Ramblings from İstanbul — Εις την Πόλην

I recently returned from a trip in wonderful Istanbul, I spent three days there. It was my first time in the city that used to be called ‘the City’ before NYC existed and my second time in Turkey, so I’d like to put here some rough thoughts of mine, next to some amateurish photos.

First, some context. I’m Greek, thus I’m not supposed to have Turkey in my list of places to be. I don’t know much about modern Turkey, either; the country always was a big grey area in all the maps I got to study during my school years.

That said, I experienced a weird affinity during my stay in Istanbul. If you skipped the language part, everything looked and felt like being in Athens. Actually, also many words were pretty similar, I saw numerous ones I used to consider Greek with Latin spelling, and vice versa. Well, I’m probably overstating things a little bit, however I cannot help but share that I felt like brothers and sisters with many Turks I got to meet with and we had far more to share, compared to, say, Brits or Germans that we Greeks tend to relate with.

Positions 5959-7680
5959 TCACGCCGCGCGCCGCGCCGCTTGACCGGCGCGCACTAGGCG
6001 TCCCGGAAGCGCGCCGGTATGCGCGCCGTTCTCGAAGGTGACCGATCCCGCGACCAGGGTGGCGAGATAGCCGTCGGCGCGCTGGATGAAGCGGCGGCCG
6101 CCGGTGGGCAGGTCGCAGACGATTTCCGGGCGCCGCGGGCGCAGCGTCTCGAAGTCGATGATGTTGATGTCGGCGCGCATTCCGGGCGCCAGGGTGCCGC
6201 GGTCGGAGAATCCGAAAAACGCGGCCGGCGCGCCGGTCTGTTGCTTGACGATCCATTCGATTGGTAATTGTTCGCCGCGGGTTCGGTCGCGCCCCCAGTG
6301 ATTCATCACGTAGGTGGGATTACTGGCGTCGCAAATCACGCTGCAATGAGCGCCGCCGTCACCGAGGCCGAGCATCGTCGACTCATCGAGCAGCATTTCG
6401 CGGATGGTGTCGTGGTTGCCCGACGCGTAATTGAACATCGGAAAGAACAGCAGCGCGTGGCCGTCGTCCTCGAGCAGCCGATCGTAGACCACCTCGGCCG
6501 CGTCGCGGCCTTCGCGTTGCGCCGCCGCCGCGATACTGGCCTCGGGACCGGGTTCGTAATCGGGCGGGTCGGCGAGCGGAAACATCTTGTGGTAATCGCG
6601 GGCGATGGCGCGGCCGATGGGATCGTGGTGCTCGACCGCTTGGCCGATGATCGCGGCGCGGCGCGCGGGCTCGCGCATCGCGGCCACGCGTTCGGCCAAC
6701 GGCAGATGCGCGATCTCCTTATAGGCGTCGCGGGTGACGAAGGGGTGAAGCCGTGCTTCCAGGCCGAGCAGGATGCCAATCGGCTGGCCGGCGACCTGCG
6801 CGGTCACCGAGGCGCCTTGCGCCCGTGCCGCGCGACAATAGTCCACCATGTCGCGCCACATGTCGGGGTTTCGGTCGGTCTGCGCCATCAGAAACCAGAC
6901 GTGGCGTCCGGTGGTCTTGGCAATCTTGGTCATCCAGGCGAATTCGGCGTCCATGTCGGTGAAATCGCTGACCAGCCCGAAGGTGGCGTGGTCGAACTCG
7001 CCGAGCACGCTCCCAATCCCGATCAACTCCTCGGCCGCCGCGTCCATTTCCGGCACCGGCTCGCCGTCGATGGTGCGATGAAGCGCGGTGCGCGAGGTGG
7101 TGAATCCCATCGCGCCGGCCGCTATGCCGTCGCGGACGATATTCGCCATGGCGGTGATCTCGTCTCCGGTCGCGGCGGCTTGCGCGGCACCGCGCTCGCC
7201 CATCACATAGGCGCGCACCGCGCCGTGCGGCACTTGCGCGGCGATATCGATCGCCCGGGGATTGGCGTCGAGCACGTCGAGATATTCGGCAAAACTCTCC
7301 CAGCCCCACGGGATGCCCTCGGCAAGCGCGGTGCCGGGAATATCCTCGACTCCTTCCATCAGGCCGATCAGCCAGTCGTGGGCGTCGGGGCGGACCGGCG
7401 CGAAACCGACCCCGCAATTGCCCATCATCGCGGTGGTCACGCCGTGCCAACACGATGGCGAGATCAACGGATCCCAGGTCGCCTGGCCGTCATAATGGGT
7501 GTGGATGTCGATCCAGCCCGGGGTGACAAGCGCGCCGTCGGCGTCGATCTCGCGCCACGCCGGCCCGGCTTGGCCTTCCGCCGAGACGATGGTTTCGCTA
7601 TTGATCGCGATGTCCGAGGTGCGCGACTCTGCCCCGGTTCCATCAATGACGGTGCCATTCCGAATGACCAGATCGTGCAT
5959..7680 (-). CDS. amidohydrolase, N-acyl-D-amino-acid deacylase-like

There is a great wall somewhere from north to south, across the Aegean; let me call it the “Aegean Wall”. Due to it, we weren’t capable of looking at each other. I believe that, if we get close enough, we may end up looking at the mirror instead, no matter the time lag.

To give a telling example, there are two different stories on the origin of baklava, and maybe there will always be. But, to be honest, I don’t care that much about the origin part, DNA probably got mixed enough throughout the centuries. What I do care about, though, is the very fact of, say, baklava as a delicious proof of our similar cultural identities and recent historic trajectories, and this is something I’d love to further explore and exploit.

Our grandparents were fighting each other. There are open wounds, still. For example, we both still waste a year of our hopefully productive life in the army, and we pay a significant part of our GDP in building virtual weaponry. I, for one, hope that this won’t be the case for our grandchildren as well, and I’d like to work towards that, sooner rather than later.

  • Ozge Akdoganbulut

    This is a very good article. Although we have been raised as enemies at school i had no prejudices against Greeks. After having my Greek friends they are no different than  brothers & sisters to me, I know they have felt the same way. Being good friends is the best cure for the open wounds of both Turks and Greeks. Hope to see you in Istanbul again.